Uncreative Writing

Author: Kenneth Goldsmith

Publisher: Columbia University Press

ISBN: 0231149913

Category: Language Arts & Disciplines

Page: 274

View: 6369

"In addition to explaining his concept of uncreative writing, Goldsmith reads the work of writers who have engaged in 'uncreative writing'. Examining a wide rage of texts and techniques, including the use of Internet searches to create poetry, the appropriation of courtroom testimony, and the possibility of robo-poetics, Goldsmith joins this recent work to practices adopted by writers and artists such as Walter Benjamin, Gertrude Stein, James Joyce, and Andy Warhol. Yet, more than just a reconfiguration of texts, uncreative writing can also be suffused with emotion and offer new ways of thinking about identity, tha making of meaning, and the ethos of our time."--Publisher.

Uncreative Writing

Author: Kenneth Goldsmith

Publisher: Columbia University Press

ISBN: 0231149905

Category: Literary Criticism

Page: 274

View: 9292

Can techniques traditionally thought to be outside the scope of literature, including word processing, databasing, identity ciphering, and intensive programming, inspire the reinvention of writing? The Internet and the digital environment present writers with new challenges and opportunities to reconceive creativity, authorship, and their relationship to language. Confronted with an unprecedented amount of texts and language, writers have the opportunity to move beyond the creation of new texts and manage, parse, appropriate, and reconstruct those that already exist. In addition to explaining his concept of uncreative writing, which is also the name of his popular course at the University of Pennsylvania, Goldsmith reads the work of writers who have taken up this challenge. Examining a wide range of texts and techniques, including the use of Google searches to create poetry, the appropriation of courtroom testimony, and the possibility of robo-poetics, Goldsmith joins this recent work to practices that date back to the early twentieth century. Writers and artists such as Walter Benjamin, Gertrude Stein, James Joyce, and Andy Warhol embodied an ethos in which the construction or conception of a text was just as important as the resultant text itself. By extending this tradition into the digital realm, uncreative writing offers new ways of thinking about identity and the making of meaning.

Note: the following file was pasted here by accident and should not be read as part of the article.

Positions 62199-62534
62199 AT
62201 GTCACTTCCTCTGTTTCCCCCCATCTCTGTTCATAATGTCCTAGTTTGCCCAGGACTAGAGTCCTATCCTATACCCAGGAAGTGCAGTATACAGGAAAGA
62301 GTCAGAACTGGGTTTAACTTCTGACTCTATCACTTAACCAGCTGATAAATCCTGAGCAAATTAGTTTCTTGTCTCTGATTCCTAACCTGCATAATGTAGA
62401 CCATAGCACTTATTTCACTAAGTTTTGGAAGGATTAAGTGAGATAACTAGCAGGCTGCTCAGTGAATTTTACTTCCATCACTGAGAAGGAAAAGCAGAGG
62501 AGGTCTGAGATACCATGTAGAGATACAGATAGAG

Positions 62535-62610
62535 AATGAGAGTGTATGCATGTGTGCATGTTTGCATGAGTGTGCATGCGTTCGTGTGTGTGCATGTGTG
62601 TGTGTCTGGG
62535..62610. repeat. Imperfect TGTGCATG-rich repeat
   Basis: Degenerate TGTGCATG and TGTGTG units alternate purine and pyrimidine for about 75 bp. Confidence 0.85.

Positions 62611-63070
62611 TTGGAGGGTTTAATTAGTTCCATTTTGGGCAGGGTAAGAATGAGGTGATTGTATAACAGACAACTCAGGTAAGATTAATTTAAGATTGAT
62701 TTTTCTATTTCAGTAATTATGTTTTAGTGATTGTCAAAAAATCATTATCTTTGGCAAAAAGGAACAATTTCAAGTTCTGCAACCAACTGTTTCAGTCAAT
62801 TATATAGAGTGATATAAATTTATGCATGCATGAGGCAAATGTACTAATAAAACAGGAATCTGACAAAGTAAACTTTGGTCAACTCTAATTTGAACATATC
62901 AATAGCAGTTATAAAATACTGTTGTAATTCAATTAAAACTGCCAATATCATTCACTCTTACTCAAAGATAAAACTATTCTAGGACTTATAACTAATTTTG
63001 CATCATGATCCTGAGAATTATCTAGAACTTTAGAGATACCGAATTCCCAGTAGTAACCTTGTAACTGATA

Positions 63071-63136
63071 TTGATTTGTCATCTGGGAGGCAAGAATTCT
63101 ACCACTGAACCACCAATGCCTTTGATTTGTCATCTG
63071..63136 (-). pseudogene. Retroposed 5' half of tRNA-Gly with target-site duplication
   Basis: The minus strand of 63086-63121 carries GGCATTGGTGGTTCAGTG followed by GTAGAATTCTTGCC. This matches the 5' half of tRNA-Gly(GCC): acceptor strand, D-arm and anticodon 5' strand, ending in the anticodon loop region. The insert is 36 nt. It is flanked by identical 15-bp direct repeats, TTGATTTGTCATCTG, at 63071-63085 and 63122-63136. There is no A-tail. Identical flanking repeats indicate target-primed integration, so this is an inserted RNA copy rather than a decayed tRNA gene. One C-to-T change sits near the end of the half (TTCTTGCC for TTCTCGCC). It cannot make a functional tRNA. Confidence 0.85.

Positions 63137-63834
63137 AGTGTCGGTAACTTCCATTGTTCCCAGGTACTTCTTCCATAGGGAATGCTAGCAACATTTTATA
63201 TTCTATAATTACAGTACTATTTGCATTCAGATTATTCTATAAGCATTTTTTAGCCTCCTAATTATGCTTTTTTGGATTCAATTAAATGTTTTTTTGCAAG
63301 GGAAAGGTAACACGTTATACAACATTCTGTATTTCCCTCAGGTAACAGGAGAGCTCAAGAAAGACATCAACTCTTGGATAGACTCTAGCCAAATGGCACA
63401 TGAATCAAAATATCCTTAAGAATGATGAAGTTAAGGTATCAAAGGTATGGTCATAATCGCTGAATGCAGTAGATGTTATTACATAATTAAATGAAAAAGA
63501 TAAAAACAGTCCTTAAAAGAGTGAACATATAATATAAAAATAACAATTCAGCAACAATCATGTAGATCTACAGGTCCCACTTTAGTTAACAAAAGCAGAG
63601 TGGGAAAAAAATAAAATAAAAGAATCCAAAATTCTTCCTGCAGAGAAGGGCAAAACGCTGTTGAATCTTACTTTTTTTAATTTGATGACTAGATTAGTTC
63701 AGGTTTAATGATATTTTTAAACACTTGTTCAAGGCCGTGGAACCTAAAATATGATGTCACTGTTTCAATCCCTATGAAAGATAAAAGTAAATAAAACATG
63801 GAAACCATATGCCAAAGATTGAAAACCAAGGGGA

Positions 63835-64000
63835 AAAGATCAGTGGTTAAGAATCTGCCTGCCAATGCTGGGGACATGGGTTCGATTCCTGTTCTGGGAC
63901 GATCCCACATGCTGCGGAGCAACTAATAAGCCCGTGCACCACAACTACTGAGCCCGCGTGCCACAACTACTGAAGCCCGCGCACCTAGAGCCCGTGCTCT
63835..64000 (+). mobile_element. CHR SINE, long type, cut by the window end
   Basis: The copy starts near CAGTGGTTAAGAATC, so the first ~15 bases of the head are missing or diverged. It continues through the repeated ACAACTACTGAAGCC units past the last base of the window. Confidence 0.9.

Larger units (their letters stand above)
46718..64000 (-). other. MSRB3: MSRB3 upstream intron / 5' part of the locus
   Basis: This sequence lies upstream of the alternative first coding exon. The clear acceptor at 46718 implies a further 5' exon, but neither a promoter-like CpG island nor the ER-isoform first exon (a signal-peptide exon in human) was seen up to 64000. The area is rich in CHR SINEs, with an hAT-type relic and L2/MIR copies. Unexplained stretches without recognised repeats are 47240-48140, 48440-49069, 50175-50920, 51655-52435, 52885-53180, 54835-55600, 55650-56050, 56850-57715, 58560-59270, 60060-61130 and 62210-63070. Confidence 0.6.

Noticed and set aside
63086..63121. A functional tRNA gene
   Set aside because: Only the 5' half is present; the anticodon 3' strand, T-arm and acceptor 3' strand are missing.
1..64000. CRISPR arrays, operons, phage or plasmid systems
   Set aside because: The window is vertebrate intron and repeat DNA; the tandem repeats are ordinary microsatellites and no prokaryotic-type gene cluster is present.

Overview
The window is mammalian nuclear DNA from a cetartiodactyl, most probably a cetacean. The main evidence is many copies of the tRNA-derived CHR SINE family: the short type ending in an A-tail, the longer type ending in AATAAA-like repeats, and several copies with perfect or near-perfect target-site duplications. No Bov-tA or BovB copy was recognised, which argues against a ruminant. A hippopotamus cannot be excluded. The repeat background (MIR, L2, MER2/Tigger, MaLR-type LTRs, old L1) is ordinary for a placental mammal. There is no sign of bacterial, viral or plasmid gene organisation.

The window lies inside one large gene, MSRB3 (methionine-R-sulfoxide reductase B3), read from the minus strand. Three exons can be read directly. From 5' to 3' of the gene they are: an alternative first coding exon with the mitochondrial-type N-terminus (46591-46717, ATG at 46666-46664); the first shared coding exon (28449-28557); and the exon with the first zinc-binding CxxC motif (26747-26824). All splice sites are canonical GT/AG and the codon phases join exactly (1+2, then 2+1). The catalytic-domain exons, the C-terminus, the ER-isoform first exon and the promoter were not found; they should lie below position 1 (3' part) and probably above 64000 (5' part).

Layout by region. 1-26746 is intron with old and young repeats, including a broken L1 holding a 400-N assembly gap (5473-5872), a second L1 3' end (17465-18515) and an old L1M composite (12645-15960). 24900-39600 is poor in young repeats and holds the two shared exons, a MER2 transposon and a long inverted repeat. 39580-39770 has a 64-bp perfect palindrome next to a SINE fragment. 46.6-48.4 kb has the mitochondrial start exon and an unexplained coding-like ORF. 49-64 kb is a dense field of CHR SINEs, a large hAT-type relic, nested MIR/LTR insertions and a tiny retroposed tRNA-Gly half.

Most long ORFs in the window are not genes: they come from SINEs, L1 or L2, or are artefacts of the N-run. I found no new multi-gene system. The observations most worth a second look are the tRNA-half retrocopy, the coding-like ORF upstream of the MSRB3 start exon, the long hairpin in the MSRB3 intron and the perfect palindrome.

Reading Uncreative Writing

Author: David Kaufmann

Publisher: Springer

ISBN: 3319622927

Category: Literary Criticism

Page: 169

View: 7483

This book examines Uncreative Writing—the catch-all term to describe Neo-Conceptualism, Flarf and related avant-garde movements in contemporary North American poetry—against a decade of controversy. David Kaufman analyzes texts by Kenneth Goldsmith, Vanessa Place, Robert Fitterman, Ara Shirinyan, Craig Dworkin, Dan Farrell and Katie Degentesh to demonstrate that Uncreative Writing is not a revolutionary break from lyric tradition as its proponents claim. Nor is it a racist, reactionary capitulation to neo-liberalism as its detractors argue. Rather, this monograph shows that Uncreative Writing’s real innovations and weaknesses become clearest when read in the context of the very lyric that it claims to have left behind.

Kenneth Goldsmith's Recent Works on Paper

Author: Daniel Morris

Publisher: Fairleigh Dickinson University Press

ISBN: 1683932374

Category: Literary Criticism

Page: 201

View: 6033

Kenneth Goldsmith's Recent Works on Paper is the first critical book devoted to Kenneth Goldsmith, the acclaimed conceptual poet, pedagogue, and provocateur. The book’s focus is on Capital, Wasting Time on the Internet, Against Translation, and Theory, all published within a year of Goldsmith's controversial reading of a poem based on the Michael Brown autopsy report at Brown University in March 2015. These four books address issues of historiography, translation, pedagogy, authorship, and celebrity culture. Each book serves a retrospective function for an author who is, mid-career, taking stock of his considerable impact on U.S. (and world) poetics at the very moment when critics are challenging the ethics of his aesthetic judgment in the wake of the controversy surrounding “The Body of Michael Brown.” The author focuses on how Goldsmith stages (and, in some cases, transforms) his metamorphic identity as a post-humanist information manager. His performance in these four books complicates the current image of him among many critics and fellow poets as one of Hillary Clinton’s “basket of deplorables” who displayed extremely poor judgment while contributing to a culture of racial insensitivity by performing “The Body of Michael Brown.”

Writing Manuals for the Masses

Author: Anneleen Masschelein,Dirk de Geest

Publisher: Springer Nature

ISBN: 3030536149

Category: Literary Criticism

Page: 412

View: 2845

This open access collection of essays examines the literary advice industry since its emergence in Anglo-American literary culture in the mid-nineteenth century within the context of the professionalization of the literary field and the continued debate on creative writing as art and craft. Often dismissed as commercial and stereotypical by authors and specialists alike, literary advice has nonetheless remained a flourishing business, embodying the unquestioned values of a literary system, but also functioning as a sign of a literary system in transition. Exploring the rise of new online amateur writing cultures in the twenty-first century, this collection of essays considers how literary advice proliferates globally, leading to new forms and genres.